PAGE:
Email Delivery

Receive new posts as email.

Email address

Syndicate this site

RSS | Atom


About This Site
Contact Us
Privacy Policy


November 2010
Sun Mon Tues Wed Thurs Fri Sat
  1 2 3 4 5 6
7 8 9 10 11 12 13
14 15 16 17 18 19 20
21 22 23 24 25 26 27
28 29 30        

Stories by Category

Basics :: Basics
Casting :: Casting Listen In Podcasts Videocasts
Culture :: Culture Hacking
Deals :: Deals
Future :: Future
Hardware :: Hardware Adapters Appliances Chips Consumer Electronics Gaming Home Entertainment Music Photography Video Gadgets Mesh Monitoring and Testing PDAs Phones Smartphones
Industry :: Industry Conferences Financial Free Health Legal Research Vendor analysis
International :: International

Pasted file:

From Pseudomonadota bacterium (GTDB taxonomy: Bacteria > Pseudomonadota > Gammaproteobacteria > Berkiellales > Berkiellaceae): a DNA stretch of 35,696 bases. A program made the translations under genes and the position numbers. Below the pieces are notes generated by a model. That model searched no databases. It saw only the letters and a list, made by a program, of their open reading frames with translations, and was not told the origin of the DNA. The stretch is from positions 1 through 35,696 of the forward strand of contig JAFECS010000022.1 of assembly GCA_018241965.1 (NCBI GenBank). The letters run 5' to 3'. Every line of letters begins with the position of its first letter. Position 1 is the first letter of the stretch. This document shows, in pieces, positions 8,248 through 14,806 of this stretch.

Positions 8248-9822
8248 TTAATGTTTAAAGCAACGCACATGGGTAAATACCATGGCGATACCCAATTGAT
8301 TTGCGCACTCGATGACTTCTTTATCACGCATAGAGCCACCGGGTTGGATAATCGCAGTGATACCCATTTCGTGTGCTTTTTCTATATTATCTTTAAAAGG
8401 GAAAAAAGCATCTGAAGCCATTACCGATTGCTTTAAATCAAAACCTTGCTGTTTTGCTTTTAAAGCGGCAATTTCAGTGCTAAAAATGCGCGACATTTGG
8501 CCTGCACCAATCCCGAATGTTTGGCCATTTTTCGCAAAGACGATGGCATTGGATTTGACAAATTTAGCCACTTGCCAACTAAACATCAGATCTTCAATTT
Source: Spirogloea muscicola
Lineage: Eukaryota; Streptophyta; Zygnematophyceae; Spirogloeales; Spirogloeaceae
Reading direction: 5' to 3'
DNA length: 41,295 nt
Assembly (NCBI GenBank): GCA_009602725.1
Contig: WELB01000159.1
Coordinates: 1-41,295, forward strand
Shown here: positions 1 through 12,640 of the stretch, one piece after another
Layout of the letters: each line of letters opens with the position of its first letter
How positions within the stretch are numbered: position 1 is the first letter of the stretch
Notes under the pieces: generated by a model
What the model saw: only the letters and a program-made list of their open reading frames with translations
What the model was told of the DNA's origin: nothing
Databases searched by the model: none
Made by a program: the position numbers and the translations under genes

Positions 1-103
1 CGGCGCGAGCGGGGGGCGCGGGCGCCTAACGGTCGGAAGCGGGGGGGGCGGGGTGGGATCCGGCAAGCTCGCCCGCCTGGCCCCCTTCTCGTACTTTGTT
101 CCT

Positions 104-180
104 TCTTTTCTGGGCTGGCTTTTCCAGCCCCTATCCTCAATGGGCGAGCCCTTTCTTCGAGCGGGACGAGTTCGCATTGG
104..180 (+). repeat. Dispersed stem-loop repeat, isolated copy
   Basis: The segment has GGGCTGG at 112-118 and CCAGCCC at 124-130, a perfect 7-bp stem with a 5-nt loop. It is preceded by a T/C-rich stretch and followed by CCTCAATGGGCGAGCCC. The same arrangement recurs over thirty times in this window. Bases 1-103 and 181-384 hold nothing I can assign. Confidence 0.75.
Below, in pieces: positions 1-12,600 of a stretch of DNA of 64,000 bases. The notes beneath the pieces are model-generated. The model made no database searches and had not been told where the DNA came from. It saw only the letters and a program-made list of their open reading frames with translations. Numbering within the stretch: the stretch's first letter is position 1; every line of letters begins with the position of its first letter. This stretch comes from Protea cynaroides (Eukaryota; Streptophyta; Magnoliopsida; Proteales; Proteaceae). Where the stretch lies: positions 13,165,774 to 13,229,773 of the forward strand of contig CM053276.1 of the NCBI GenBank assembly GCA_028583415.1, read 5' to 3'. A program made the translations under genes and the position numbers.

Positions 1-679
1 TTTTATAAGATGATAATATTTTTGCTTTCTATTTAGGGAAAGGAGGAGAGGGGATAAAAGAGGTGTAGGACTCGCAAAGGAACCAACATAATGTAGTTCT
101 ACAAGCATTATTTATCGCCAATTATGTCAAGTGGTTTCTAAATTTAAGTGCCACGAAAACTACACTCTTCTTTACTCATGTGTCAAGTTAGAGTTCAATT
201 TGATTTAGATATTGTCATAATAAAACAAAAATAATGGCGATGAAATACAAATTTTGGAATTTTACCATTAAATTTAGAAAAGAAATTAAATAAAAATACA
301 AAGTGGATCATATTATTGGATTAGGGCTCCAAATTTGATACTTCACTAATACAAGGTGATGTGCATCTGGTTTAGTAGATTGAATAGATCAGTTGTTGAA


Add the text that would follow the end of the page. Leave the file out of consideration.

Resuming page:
Media :: Media Locally cached Streaming
Metro-Scale Networks :: Metro-Scale Networks Community Networking Municipal
Network Types :: Network Types Broadband Wireless Cellular 2.5G and 3G 4G Power Line Satellite
News :: News Mainstream Media
Politics :: Politics Regulation Sock Puppets
Schedules :: Schedules
Security :: Security 802.1X
Site Specific :: Site Specific Administrative Detail April Fool's Blogging Book review Cluelessness Guest Commentary History Humor Self-Promotion Unique Wee-Fi Who's Hot Today?
Software :: Software Open Source
Spectrum :: Spectrum 60 GHz
Standards :: Standards 802.11a 802.11ac 802.11ad 802.11e 802.11g 802.11n 802.20 Bluetooth MIMO UWB WiGig WiMAX ZigBee
Transportation and Lodging :: Transportation and Lodging Air Travel Aquatic Commuting Hotels Rails
Unclassified :: Unclassified
Vertical Markets :: Vertical Markets Academia Enterprise WLAN Switches Home Hot Spot Aggregators Hot Spot Advertising Road Warrior Roaming Libraries Location Medical Public Safety Residential Rural SOHO Small-Medium Sized Business Universities Utilities wISP
Voice :: Voice